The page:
After all, no study is beyond all criticism. Maybe the sample size wasn't large enough, or there was selection bias, or there was omitted variable bias, or there were too many cross-correlated variables, or there's another data set that is somehow better than what the researcher used, etc., etc., ad nauseam. Do liberals mention such criticisms because they are all hard-headed empiricists who demand the utmost rigor out of every study that comes their way? Maybe a few of them are. But most liberals want the world to agree with their ideological conclusions, and are determined to ignore or discount any counter-evidence.

And to be fair, the same goes for many conservatives' attitudes toward studies involving global warming, racial profiling, a few studies showing the opposite conclusion on the minimum wage (Card and Krueger, for example) and the relationship between taxes and economic growth, or articles about the French health-care system. I'm not trying to argue that conservatives are generally better at being empirical. (To do so, I would have to cherry-pick examples as Chait did.)


Anonymous Anonymous said...

Many people believe that Liberals are “smarter” than Conservatives. Chait’s particular version of this belief focuses on empiricism: to value facts and reason over faith and superstition. I’ve noticed that there is a general difference between Liberals and Conservatives, but my experience suggests the difference (which is arrogance, not intelligence) is the dependent variable, not the independent one.

Generally speaking, the Liberals I’ve encountered tend to think of themselves as very intelligent, and they believe that because they are smart they are liberal. They mistakenly believe the independent variable (intelligence) causes the dependent variable (liberal worldviews). I can’t remember where I read this, but this is described as the conceit of intellect.

Buck’s comments are spot on. Liberals tend to have a difficult time distinguishing between fact and opinion. To a Liberal the statement, “The State should act to maximize personal security and minimizes risk” is a fact that can be proven with reason. The inability to properly recognize this statement as an opinion based on specific value judgments demonstrates a certain lack of intelligence. It is this lack of intelligence, the inability to understand a different point of view that causes Liberals to throw up there hands and say, “Well, if Conservatives can’t see the obvious it must be because they are so stupid.” Or worse, they are controlled by religious fanatics.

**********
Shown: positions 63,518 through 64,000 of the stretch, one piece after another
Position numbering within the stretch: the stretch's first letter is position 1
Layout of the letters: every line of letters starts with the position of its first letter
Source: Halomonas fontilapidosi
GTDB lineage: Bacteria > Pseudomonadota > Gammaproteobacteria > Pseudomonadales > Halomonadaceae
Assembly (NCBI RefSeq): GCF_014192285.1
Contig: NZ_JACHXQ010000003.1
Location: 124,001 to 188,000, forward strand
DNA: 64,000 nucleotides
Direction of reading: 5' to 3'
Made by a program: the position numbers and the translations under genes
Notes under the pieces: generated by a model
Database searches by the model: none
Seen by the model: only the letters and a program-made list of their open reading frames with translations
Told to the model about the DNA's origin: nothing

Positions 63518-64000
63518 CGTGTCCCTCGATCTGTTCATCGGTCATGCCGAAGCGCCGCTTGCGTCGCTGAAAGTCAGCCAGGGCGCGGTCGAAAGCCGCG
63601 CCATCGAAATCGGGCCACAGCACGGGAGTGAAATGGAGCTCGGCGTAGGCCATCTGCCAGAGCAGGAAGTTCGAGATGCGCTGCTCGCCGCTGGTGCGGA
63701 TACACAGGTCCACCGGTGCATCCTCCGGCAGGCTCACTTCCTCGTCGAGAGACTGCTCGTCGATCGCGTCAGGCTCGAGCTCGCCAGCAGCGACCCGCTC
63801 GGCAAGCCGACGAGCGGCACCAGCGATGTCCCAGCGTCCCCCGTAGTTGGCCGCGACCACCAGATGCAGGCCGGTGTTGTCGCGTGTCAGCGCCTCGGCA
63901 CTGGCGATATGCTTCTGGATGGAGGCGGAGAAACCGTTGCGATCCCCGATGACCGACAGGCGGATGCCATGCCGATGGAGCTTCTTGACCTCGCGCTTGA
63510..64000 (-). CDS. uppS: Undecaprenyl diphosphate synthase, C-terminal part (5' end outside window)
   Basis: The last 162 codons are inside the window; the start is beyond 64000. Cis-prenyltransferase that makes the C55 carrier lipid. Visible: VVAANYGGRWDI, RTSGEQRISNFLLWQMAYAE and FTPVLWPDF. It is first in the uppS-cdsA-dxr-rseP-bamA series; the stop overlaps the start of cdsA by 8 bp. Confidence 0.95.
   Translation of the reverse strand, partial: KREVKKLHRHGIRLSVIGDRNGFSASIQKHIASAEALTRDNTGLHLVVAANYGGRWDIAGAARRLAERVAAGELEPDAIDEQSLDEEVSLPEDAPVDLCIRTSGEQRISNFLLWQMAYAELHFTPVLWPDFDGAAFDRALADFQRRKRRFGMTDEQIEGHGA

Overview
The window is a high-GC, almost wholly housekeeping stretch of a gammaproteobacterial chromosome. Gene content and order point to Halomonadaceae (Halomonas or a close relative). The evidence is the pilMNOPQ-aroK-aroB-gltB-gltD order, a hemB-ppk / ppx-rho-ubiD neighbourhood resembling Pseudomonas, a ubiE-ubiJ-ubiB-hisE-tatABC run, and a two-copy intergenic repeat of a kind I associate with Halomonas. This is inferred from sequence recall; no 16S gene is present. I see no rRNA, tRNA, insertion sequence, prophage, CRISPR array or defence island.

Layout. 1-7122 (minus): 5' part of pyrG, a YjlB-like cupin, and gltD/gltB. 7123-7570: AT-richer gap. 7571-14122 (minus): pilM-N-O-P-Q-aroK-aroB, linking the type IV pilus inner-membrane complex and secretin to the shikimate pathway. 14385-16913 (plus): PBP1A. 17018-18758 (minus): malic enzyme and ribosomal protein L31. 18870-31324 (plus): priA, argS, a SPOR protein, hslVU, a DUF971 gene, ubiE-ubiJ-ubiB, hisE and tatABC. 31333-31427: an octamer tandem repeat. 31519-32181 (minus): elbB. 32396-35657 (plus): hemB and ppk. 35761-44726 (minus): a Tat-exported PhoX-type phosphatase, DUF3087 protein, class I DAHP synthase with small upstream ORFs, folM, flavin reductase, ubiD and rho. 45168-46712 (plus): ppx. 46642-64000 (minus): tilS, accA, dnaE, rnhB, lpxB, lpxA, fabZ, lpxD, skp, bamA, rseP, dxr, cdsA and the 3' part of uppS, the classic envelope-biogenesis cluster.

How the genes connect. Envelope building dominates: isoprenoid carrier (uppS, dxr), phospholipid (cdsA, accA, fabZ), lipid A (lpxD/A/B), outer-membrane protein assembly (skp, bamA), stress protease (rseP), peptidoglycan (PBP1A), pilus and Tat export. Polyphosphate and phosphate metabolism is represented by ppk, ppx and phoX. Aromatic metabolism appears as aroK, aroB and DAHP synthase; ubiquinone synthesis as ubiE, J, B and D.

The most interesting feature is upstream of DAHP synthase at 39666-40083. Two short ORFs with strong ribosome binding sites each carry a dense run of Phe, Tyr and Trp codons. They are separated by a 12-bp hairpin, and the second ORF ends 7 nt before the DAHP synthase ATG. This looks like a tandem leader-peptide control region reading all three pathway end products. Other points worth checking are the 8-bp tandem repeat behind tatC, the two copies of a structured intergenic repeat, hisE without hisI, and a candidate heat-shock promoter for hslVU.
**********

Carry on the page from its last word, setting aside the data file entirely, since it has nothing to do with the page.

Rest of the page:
Liberal hear how God is described to Sunday school children and assume that peoples’ understanding never evolves beyond that. This is another conceit. “They said (you know, the ubiquitous “They”) that God is this guy with a white beard and a magic wand that causes it to rain frogs. Therefore, anyone who believes in God is stupid.”

I was listening to a Lutheran bishop once while he described how the Church’s judgment is informed. He gave an analogy to a tricycle. The front wheel is the Bible. The two back wheels are tradition and experience. The conceit of the Liberals is that we can ignore tradition because our intellect is so powerful experience and reason alone are all we need to make the world a better place. (But of course, “better” is also a value judgement.)

9:38 AM  
Blogger Doc said...

People of all ideological stripes hold their ideas almost as tightly as they hold their children. If God appeared and endorsed conservative economics, the liberals would immediately begin assembling papers to explain to God all the points He overlooked in coming to such an ill-thought out view. Conservatives would do the same in the opposite scenario.

I am a scientist by training. One would expect scientists to be among the most empirical people around. After all we are constantly testing our ideas and adjusting them. But look at history.

Centuries ago, when geocentrism was all the rage, what did scientists do when they noticed retrograde motion in the planets as they crossed the sky? Did they say, "Well, I guess we were wrong. Let's come up with a new theory?" No, they invented the convolutions of epicycles in a desperate attempt to hold on to their theory.

When classical electromagnetism (Maxwell theory) failed to explain phenomena like blackbody radiation, did scientists objectively conclude their theories were wrong? No, they fought tooth and nail to try to keep their theory alive and to reject the emerging quantum theory that did explain it. Albert Einstein himself basically wrote himself out of the front lines of science because he refused all his life to accept the quantum physics that came along in the 20th century and so got left behind as science developed.

Look at liberals today regarding the Iraq war. Things are looking up over there. Are they adjusting their views to the empirical evidence? No. Look at the fear in some people's writings when they consider the possibilty that maybe Bush was right after all. By the same token, how many neo-cons have rethought their world view after seeing how far their view was from reality? How many still insist there were WMDs over in Iraq, and that Hussein was actually a threat to our security?

People are not typically empirical.

10:05 AM  
Anonymous Anonymous said...

I think that the conceit of liberals that they are so much smarter than conservatives makes them less empirical. If your self image is predicated on the premise that your smarter and know best, then it becomes harder to admit your wrong because you have so much invested in your being right. Recall after the Iraqi elections the reaction of some liberal to the idea that maybe Bush was right. It rocked their whole worldview and self concept.